Arrived at the desk, I faced the audience, and ventured a little joke, which fell dead flat. I began to realize the treat that was in store for me that night. I tried another little joke, and — missed fire. “Never mind, old fellow,” I said to myself; “it’s two hundred and fifty dollars; go ahead.” And I went on.
I saw a few people smile, but not one laughed, although I noticed that a good many were holding their handkerchiefs over their mouths, probably to stifle any attempt at such a frivolous thing as laughter. The eyes of the audience, which I always watch, showed signs of interest, and nobody left the hall until the conclusion of the lecture. When I had finished, I made a small bow, when certainly fifty people applauded. I imagined they were glad it was all over.
“Well,” I said to the manager, when I had returned to the little back room, “I suppose we must call this a failure.”
“A failure!” said he; “it’s nothing of the sort. Why, I have never seen them so enthusiastic in my life!”
One might think a word or two of introduction from the manager could have helped O’Rell on occasions such as this, at least preventing him from having to ‘tiptoe’ onto the stage and start his lecture in such an awkward fashion. However, O’Rell had very strong views about being introduced, remarking that very few chairmen had ever helped him. The problem was, they often tended to take their duties a little too seriously, and some did their job very badly, or even a little too well:
Sometimes the chairman is nervous; he hems and haws, cannot find the words he wants, and only succeeds in fidgeting the audience. Sometimes, on the other hand, he is a wit. There is danger again. I was once introduced to a New York audience by General Horace Porter. Those of my readers who know the delightful general and have heard him deliver one of those little gems of speeches in his own inimitable manner, will agree with me that certainly there was danger in that; and they will not be surprised when I tell them that after his delightfully witty and graceful little introduction, I felt as if the best part of the show was over.
A well-known veteran of the Civil War who had written about his experiences, Horace Porter served as Ulysses S. Grant’s personal secretary, before becoming vice president of the Pullman Palace Car Company during the time period O’Rell describes. Later, he would be appointed the Ambassador to France from 1897-1905. Difficult though this kind of celebrity chairman could be, at least he was able to introduce O’Rell in an intelligent manner, rather than frequent examples he suffered of being ‘introduced to audiences as Mossoo, Meshoe, and Mounzeer O’Reel, and other British adaptations of our word Monsieur‘. There was often worse to come at the end of the lecture:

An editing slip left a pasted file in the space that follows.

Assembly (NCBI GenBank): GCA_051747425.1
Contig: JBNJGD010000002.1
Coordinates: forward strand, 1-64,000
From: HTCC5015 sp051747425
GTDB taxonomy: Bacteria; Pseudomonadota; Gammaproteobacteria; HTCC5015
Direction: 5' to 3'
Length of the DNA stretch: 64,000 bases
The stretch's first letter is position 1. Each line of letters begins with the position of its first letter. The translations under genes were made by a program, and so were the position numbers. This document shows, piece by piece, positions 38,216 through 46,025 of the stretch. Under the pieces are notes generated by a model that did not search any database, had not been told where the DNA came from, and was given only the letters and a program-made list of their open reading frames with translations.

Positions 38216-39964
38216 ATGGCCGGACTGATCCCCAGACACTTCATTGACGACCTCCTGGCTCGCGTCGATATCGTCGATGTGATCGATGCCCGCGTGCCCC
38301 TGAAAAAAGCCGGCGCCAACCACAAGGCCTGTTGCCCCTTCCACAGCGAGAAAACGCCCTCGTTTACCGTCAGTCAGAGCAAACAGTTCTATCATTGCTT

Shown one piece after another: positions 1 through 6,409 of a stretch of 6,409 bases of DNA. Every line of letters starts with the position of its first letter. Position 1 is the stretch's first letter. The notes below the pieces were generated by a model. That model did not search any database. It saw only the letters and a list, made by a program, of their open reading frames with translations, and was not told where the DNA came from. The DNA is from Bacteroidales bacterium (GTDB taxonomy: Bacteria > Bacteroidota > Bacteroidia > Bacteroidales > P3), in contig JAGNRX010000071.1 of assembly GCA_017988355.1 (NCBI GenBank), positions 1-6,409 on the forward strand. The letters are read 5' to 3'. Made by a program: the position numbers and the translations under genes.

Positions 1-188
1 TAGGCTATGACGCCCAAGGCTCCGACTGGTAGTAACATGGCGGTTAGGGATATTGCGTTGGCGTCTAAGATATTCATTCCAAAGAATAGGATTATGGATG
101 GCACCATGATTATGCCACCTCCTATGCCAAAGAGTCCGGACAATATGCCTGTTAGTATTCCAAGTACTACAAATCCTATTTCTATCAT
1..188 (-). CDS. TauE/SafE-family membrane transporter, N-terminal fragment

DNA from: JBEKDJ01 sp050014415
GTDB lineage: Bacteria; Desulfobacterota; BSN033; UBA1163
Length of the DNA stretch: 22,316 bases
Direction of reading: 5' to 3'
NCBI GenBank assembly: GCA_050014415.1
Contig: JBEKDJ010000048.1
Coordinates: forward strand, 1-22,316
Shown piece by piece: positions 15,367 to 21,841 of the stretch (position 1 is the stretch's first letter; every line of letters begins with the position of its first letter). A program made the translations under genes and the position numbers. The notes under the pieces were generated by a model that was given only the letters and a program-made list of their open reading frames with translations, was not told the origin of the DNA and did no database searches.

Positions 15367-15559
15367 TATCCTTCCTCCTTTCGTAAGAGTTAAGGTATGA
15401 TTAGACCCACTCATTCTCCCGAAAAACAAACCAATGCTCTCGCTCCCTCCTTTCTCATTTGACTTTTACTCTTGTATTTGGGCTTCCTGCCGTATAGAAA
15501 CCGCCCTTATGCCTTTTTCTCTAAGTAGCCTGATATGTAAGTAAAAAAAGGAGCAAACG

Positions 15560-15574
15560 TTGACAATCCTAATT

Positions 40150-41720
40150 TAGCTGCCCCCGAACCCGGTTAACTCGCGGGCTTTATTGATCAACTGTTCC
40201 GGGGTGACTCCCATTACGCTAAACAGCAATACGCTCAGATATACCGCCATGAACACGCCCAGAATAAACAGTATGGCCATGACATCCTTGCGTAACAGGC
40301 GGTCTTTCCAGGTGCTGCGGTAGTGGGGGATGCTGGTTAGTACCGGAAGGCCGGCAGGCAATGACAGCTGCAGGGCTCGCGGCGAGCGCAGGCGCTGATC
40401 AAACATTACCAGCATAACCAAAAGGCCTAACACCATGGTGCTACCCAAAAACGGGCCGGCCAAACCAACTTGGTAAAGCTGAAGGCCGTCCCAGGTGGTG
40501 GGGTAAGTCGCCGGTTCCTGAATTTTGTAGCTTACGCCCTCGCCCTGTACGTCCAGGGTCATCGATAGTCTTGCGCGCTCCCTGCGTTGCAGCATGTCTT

Another kind of chairman is the one who kills your finish, and stops all the possibility of your being called back for applause, by coming forward, the very instant the last words are out of your mouth, to inform the audience that the next lecture will be given by Mr. So-and-So, or to make a statement of the Society’s financial position, concluding by appealing to the members to induce their friends to join.
Then there is the chairman who does not know what you are going to talk about, but thinks it his duty to give the audience a kind of summary of what he imagines the lecture is going to be. He is terrible. But he is nothing to the one who, when the lecture is over, will persist in summing it up, and explaining your own jokes, especially the ones he has not quite seen through. This is the dullest, the saddest chairman yet invented.
Some modest chairmen apologize for standing between the lecturer and the audience, and declare they cannot speak, but do. Others promise to speak a minute only, but don’t.
“What shall I speak about?” said a chairman to me one day, after I had been introduced to him in the little back room behind the platform.
“If you will oblige me, sir,” I replied, “kindly speak about — one minute.”
Returning to his beloved Quebec for the first time on this particular tour, O’Rell was pulled up to the top of Mount Royal, the mountain after which Montreal is named, in a sleigh. On his way, he saw people on toboggans sliding down the mountain. The speed of the toboggans was breathtaking. The sport of tobogganing is in fact thought to have originated on Mount Royal, and by the time of O’Rell visit had recently begun to spread to the USA.
I drove back from the club with my manager and two English gentlemen, who are here on a visit. As we passed the toboggan slide, my manager told me of an old gentleman over sixty, who delights in those breathless passages down the side of Mount Royal. One may see him out there “at it,” as early as ten in the morning. Plenty of people, however, try one ride and never ask for another.
O’Rell admired the attitude of the typical Canadian towards the cold winters. Montreal had recently experienced an astonishingly cold winter in 1889, even by Canadian standards. In fact, average temperatures for February were so extreme that they set a record that stood until 2015. The locals were undaunted.
In Russia and the northern parts of the United States, the people say : “It’s too cold to go out.” In Canada, they say: “It’s very cold, let’s all go out.” Only rain keeps them indoors.
The final part of this article will follow in a few days. In the meantime, there will be another ‘snippet’ to look forward to!